Have you ever been given something of great value? It might be a beautiful piece of jewelry, or a lovely painting. It might be a rare book, or the trip of a lifetime. You might even have received a financial inheritance or a house. Or the gift could have been something that was harder to put a dollar amount on, but was no less precious – a family photograph, your great-grandfather’s tools, the cast-iron frying pan your grandmother always used to make Sunday dinner, a chance at an education, a friendship, the way you were taught to throw a baseball or cast a fishing rod and the person who taught you, the stories of those dear to you through the generations, your faith. We all have things we value because of what they represent, what they mean to us, and in many cases, cannot be assigned a dollar amount.
Sometimes when we receive such a gift, we recognize that we are only keepers of the gift, stewards, that it does not ultimately belong to us, but to our family, or to the ages, or to someone else whose interest and care would show that they are suited to receive it. That understanding is the back story of Jesus’ parable today.
Like many story tellers in the oral tradition he uses a multiplier of three. The master has three servants or slaves. Each slave is given a certain amount of money. The master goes away on a long journey without leaving any particular instructions about what to do with the funds, but does return to settle accounts eventually. The first slave has doubled the value of his master’s money. The second slave has also doubled that value of the funds. But the third slave has done nothing, and indeed, has been frozen into inaction by fear. And the third slave is judged very harshly by the master.
In thinking about this parable, we in the English-speaking world sometimes get a little tripped up over the use of the word talent, because in English it’s all about personal skills and aptitudes, rather than money. But in first-century Palestine a talent was a unit of money, equal to fifteen years of a laborer’s wages. So, these are huge amounts of cash that Jesus is describing. We might even wonder why the slaves didn’t just take the money and run?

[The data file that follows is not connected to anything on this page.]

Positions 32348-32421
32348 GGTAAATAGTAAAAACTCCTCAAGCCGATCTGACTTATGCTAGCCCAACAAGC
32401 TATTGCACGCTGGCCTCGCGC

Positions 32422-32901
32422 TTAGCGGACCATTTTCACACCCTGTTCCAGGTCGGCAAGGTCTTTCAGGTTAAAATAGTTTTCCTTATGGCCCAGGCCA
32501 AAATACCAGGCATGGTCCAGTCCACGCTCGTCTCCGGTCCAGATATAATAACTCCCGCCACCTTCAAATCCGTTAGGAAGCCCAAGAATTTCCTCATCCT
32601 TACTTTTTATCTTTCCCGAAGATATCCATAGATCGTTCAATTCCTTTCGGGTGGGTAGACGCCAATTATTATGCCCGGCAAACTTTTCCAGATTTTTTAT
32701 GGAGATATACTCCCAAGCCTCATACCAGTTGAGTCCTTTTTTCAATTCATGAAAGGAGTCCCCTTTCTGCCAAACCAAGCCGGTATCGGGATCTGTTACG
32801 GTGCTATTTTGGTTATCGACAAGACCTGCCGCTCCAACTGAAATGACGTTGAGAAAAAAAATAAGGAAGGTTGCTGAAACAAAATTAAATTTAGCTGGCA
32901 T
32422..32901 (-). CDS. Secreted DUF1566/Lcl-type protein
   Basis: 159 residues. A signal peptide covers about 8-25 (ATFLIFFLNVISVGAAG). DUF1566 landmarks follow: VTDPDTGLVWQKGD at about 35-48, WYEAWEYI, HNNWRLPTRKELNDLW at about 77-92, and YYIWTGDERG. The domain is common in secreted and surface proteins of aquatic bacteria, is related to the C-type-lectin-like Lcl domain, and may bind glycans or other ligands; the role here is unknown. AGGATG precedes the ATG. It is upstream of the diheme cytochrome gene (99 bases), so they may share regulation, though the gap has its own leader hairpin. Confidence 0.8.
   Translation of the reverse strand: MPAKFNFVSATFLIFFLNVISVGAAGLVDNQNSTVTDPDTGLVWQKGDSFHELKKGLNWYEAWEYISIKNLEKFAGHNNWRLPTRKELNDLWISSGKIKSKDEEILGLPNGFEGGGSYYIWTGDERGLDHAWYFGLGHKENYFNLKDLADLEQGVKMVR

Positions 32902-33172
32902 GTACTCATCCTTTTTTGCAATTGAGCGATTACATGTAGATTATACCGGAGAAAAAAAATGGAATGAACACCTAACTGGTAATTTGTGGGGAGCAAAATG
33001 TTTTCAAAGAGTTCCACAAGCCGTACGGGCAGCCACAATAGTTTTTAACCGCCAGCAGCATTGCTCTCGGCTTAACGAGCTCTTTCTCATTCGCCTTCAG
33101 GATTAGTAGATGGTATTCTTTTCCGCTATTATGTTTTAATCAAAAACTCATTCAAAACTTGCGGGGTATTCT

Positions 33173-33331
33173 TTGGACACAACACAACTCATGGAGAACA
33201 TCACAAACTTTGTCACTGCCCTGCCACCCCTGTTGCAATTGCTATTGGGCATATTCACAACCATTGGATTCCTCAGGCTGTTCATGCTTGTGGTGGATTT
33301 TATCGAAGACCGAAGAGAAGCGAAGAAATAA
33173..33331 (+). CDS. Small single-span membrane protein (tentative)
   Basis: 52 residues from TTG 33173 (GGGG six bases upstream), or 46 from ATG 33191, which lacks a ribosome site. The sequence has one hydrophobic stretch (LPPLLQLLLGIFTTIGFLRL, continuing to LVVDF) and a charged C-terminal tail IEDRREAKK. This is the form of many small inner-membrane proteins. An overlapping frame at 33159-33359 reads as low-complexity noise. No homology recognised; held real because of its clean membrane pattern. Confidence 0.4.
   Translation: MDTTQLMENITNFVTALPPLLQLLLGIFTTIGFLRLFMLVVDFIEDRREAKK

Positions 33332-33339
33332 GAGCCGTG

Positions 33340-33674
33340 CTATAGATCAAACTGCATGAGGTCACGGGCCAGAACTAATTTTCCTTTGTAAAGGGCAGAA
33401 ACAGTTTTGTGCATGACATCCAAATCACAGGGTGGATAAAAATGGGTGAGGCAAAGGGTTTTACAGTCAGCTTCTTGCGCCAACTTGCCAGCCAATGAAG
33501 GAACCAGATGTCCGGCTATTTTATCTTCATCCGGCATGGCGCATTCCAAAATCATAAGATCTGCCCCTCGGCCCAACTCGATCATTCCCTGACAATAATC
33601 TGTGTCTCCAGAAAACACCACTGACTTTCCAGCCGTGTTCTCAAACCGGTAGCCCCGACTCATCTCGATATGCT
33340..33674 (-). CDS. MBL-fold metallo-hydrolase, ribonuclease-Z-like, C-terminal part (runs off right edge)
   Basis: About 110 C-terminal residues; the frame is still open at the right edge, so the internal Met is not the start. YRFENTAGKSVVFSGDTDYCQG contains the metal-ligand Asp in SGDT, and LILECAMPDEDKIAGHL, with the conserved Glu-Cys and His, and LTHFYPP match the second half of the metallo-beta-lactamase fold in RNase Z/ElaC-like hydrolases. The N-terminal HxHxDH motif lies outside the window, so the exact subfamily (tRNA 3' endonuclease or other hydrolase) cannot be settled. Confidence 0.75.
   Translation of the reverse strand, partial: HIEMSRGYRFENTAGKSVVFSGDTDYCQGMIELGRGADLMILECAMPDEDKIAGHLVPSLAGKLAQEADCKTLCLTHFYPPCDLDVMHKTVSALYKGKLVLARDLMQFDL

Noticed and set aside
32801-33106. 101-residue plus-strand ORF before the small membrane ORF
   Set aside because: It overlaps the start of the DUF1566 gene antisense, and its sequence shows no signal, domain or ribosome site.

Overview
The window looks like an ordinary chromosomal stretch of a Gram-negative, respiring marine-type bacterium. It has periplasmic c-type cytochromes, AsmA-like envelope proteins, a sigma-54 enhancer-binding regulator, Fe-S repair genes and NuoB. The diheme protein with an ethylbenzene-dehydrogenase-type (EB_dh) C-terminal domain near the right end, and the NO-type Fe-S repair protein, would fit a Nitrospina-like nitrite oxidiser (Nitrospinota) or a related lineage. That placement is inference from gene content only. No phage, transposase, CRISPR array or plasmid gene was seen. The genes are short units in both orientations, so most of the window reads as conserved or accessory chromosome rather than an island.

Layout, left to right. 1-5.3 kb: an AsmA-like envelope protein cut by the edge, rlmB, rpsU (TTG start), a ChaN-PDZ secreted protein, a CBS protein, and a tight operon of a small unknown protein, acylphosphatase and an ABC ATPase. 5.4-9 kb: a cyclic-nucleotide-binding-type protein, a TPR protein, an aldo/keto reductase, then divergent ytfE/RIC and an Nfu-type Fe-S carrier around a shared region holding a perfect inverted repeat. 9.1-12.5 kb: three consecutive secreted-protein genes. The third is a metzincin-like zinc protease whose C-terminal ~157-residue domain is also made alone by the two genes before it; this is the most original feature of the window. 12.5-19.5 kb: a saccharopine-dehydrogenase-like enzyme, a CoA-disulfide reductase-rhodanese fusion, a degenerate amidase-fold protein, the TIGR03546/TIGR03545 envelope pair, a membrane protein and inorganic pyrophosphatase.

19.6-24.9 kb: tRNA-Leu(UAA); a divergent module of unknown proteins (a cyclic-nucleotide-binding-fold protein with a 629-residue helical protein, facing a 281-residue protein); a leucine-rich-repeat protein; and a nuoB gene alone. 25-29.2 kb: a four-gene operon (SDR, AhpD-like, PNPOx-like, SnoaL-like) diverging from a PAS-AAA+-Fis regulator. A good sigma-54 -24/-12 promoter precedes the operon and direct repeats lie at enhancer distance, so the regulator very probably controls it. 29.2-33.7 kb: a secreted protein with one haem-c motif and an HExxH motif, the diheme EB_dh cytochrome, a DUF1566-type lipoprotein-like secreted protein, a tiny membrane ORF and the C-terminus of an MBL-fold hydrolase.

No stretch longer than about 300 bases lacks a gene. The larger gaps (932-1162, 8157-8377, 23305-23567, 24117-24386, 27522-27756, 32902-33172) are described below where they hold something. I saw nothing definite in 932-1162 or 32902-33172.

We need to hear this parable in the looming shadow of the Cross, because in the chronology of Matthew’s Gospel, we are hours away from the Last Supper, and Jesus’ betrayal by Judas, and his agony in the Garden before his arrest, and his trial and Crucifixion. And yet, Jesus continues to take things apart for the disciples, and put them back together again in new and strange ways.
He tells this parable as a critique against the scribes and the religious teachers and the Pharisees who had been given the great gift of God’s Law and the Temple – signs and vehicles of God’s life-giving presence for God’s People, and (through them) to the rest of the world. And yet, they had taken what was meant to be holy, filled with joy and life, and turned it into a rigid system of rules and punishments, which pushed anyone who could not keep them further away from God than ever. The first two slaves who took what had been entrusted to them and developed it are the disciples – all those willing to take a risk on Jesus, to trust that he was the One sent from God to bring God’s purposes to fulfillment, to join Jesus in being a light to the world.
But for the third slave the parable speaks of harsh and dire punishment, being thrown into the outer darkness where there will be weeping and gnashing of teeth. This is where we may start to get a little nervous, wondering how we might be judged, or where the Jesus of love and compassion has disappeared to. We always have to hear and read these apocalyptic parables in the larger context of everything else we know of God, “the maker and lover of the world” who sent Jesus to embody and show us that love. Judgement, then, becomes a theme in the whole symphony; a strong color in the whole painting; but never the last word.